by Jin S. Kim
Ian Simpson, Reuters:
Oscar-winning actress Jennifer Lawrence has contacted authorities to investigate who stole and posted nude images of her online, a spokeswoman said on Monday, part of a reported mass hacking of celebrities’ intimate photos.
According to multiple reports images of celebrities such as Kate Upton, Mary Elizabeth Winstead, Avril Lavigne, Lea Michele, McKayla Maroney, Lady Sybil, Brie Larson, Kirsten Dunst, Becca Tobin, Jessica Brown Findlay, Hope Solo, Teresa Palmer, Kristen Ritter, and Yvonne Strahovski were stolen and leaked unto forums.
We wanted to provide an update to our investigation into the theft of photos of certain celebrities. When we learned of the theft, we were outraged and immediately mobilized Apple’s engineers to discover the source. Our customers’ privacy and security are of utmost importance to us. After more than 40 hours of investigation, we have discovered that certain celebrity accounts were compromised by a very targeted attack on user names, passwords and security questions, a practice that has become all too common on the Internet. None of the cases we have investigated has resulted from any breach in any of Apple’s systems including iCloud® or Find my iPhone. We are continuing to work with law enforcement to help identify the criminals involved.
To protect against this type of attack, we advise all users to always use a strong password and enable two-step verification. Both of these are addressed on our website at http://support.apple.com/kb/ht4232.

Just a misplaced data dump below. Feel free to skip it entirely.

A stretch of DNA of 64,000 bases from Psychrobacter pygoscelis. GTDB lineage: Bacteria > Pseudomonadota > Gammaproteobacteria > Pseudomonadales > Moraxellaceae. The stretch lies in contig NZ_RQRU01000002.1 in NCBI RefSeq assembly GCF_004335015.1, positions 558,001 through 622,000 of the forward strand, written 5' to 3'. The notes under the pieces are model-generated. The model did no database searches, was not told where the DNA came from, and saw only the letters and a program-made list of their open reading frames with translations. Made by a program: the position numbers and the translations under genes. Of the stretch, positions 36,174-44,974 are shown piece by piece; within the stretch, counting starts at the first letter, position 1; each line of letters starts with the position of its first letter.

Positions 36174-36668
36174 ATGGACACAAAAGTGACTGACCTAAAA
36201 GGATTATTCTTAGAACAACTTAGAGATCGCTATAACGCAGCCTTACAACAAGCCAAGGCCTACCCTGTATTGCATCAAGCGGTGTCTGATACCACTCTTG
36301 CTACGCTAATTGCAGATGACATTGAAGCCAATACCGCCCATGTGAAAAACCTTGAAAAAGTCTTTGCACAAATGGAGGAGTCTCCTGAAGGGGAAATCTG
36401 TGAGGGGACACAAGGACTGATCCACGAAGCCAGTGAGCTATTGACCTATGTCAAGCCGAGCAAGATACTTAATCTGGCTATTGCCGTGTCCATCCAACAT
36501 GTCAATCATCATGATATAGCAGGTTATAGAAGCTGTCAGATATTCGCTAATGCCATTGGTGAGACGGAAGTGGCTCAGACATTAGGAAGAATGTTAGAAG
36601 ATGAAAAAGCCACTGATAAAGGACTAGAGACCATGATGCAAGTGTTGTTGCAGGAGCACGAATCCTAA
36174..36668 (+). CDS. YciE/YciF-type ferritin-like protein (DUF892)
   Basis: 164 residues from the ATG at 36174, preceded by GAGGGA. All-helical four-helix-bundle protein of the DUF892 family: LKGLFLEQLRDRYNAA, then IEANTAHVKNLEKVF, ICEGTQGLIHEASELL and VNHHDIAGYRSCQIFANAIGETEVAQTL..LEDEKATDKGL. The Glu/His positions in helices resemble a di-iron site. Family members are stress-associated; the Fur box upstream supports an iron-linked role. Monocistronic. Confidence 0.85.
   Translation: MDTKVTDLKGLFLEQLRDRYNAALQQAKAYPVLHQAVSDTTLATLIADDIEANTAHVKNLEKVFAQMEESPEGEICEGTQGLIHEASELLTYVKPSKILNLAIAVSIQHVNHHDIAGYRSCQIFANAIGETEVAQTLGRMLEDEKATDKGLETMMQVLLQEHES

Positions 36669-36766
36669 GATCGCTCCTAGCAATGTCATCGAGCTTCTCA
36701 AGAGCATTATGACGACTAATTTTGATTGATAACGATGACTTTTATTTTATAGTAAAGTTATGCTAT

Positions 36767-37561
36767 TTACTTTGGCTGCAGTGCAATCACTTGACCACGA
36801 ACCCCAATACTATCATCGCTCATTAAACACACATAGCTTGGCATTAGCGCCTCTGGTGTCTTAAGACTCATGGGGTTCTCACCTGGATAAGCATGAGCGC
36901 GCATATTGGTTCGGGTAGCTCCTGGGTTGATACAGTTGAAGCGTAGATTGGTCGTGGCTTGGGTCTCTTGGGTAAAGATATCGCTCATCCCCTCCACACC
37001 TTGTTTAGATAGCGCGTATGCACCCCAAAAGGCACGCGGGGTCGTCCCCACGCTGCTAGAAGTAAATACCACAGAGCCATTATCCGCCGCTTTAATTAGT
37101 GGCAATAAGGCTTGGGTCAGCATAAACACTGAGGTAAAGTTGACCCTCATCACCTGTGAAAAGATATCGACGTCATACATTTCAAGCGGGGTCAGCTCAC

Apple should admit it is all too easy for someone to hack into another’s iCloud account using social engineering tactics. Apple should also make a more robust authentication method — two-step verification — the default. Sam Biddle, Gawker:
This statement, which probably had several thousand pairs of lawyer eyeballs on it before it was sent to the press, is slippery. It hinges on very particular readings of words like “breach.” Apple insists its iCloud service—which it touts as a seamless way of backing up your entire digital existence—was not “breached.” This is maybe true in the sense that the celebrity nude traders didn’t break or manipulate Apple code, but false and horribly misleading in the sense that they easily gamed Apple’s system. And as Mat Honan will tell you, it’s been that easy to get around for well over two years.
Two years ago Mat Honan’s digital life was destroyed using similar tactics. Two-step verification (or authentication) isn’t foolproof, but it makes social engineering-based hacking much more difficult. I highly recommend it.